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Both terminals had been transferred in 1979, with the implementation of the Panama Canal Treaty, to Panamanian administration that decided in 1996 to call an international tender to give in concession their operation. After a final round of three Biddings, Hutchison Ports was awarded on July 31, 1996, the concession to operate Balboa and Cristobal.
As PPC officials entered the premises on March 1, 1997, the first and second phases of expansion of Balboa began immediately, with the demolition of old buildings, dredging, landfill, and refurbishment of quays to accommodate the piers for container handling.
Four years later (2001), Balboa is already at full capacity, moving 358,677 teu with 3 STS cranes. In 2005, container movements were up to 663,780 teu and 9 STS cranes. As of today, Balboa port ’s has an annual capacity of 5m teu.
By 2006, PPC reached its first million teu; 12 STS cranes had arrived in Balboa. The third and fourth expansion phases of Balboa concluded in 2014/2016 extending the container yard to 65 hectares and Balboa piers to 1,670mtr of quays for box ships, 25 STS cranes, and 550mtr of quays for multipurpose vessels The port is equipped with 3,468 reefer plugs for refrigerated containers.
During those 25 years, Cristobal was revamped with 13 STS cranes. With over 20 hectares of container yard, the port has 3 berths for handling containers, a 970mtr dock and a 2m teu annual capacity. Cristobal reached its first million teu, marking a milestone in 2017. The port is equipped with 1,360 reefer plugs for refrigerated containers.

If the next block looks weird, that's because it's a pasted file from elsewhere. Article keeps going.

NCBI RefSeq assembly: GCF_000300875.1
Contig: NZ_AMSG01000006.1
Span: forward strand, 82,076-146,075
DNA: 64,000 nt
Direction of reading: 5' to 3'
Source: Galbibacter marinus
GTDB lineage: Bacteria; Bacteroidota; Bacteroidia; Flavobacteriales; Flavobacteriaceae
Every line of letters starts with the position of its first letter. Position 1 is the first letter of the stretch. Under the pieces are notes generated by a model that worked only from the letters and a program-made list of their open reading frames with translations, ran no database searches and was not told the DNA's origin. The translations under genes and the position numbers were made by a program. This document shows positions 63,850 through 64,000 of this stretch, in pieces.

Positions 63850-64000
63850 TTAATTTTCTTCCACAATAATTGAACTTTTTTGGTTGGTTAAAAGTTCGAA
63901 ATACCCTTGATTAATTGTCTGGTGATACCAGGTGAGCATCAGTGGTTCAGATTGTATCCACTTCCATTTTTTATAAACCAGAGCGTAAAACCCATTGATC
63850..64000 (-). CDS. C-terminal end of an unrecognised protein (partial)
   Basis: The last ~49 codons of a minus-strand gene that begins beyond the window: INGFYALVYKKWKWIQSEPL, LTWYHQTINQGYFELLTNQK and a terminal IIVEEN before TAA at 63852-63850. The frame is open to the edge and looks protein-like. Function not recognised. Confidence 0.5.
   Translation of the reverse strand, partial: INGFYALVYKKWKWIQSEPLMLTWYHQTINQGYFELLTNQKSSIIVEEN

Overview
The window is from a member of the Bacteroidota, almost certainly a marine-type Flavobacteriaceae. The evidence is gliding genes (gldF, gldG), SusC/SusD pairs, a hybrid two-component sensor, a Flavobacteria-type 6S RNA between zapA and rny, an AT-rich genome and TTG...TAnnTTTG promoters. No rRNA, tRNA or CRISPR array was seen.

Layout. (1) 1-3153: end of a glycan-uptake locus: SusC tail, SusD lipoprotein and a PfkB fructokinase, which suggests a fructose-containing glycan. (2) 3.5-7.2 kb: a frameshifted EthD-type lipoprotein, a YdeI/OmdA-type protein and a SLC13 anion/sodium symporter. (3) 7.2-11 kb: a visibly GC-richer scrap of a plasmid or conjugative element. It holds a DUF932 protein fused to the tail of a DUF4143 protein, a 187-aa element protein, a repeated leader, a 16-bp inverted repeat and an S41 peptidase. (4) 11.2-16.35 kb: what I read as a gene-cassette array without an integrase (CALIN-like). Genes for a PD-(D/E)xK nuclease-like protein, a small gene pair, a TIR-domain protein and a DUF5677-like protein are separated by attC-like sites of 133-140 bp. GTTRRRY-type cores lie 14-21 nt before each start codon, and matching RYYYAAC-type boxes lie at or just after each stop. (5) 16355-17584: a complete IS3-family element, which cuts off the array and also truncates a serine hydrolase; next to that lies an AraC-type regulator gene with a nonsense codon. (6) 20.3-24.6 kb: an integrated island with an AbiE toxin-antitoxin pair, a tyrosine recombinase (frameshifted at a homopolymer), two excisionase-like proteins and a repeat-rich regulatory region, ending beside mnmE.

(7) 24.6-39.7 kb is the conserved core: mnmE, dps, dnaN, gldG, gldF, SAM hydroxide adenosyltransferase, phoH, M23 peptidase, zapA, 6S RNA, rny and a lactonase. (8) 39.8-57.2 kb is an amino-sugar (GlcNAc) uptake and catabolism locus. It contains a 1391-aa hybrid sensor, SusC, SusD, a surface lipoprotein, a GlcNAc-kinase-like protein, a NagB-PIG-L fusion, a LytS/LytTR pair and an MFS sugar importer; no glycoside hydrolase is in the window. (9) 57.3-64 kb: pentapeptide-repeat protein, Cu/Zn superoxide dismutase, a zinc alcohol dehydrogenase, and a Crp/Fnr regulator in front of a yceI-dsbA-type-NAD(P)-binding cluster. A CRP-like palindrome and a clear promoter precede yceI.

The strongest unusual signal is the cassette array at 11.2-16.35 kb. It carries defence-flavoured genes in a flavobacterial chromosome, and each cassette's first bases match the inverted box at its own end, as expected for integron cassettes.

At June 2020, Panama Ports had invested $1,695m for improving both facilities. From day one of its concession to the end of 2021, Panama Ports had moved a total of 54,850,105 teu through the ports of Balboa and Cristobal, according to the Panama Maritime Authority statistics.
Laat year, Panama approved renewing for 25 more years, PPC’s concession following an audit by the Comptroller-General office certifying the company had complied with all the terms of its 1977 concession.
Today, PPC modern vision is to ‘develop a progressive automation and integration of processes within blockchain related systems like TradeLens and some other systems. On Tradelens for example many terminals have already signed in,’ says PPC president Jared Zerbe. ‘Within a few years, I expect most terminal operations will be linked to customers and stakeholders’ systems.’
‘We look at major investments to upgrade our systems and planning for ultimate destination and make the global chain more efficient.’
Balboa, with a 5m teu-capacity, will increase volume in the next two years. ‘We can expand the Ro-Ro sector as we have space. Our pilot project of warehouses in the port is being well received.’
‘Our guidelines for the years to come, is optimizing with our clients, increasing volumes and being an environmental clean port by changing diesel to electrification reefers in both terminals as well as taking steps to provide onshore power.’
‘We foresee important investments ‘to get green’. It is not only a requirement of our headquarters but of the whole maritime industry and its financiers. We take this issue very seriously, for our participation in Panama’s future and its economic growth,’ adds Zerbe. As of this year, PPC will be the first port in Panama to measure emissions.
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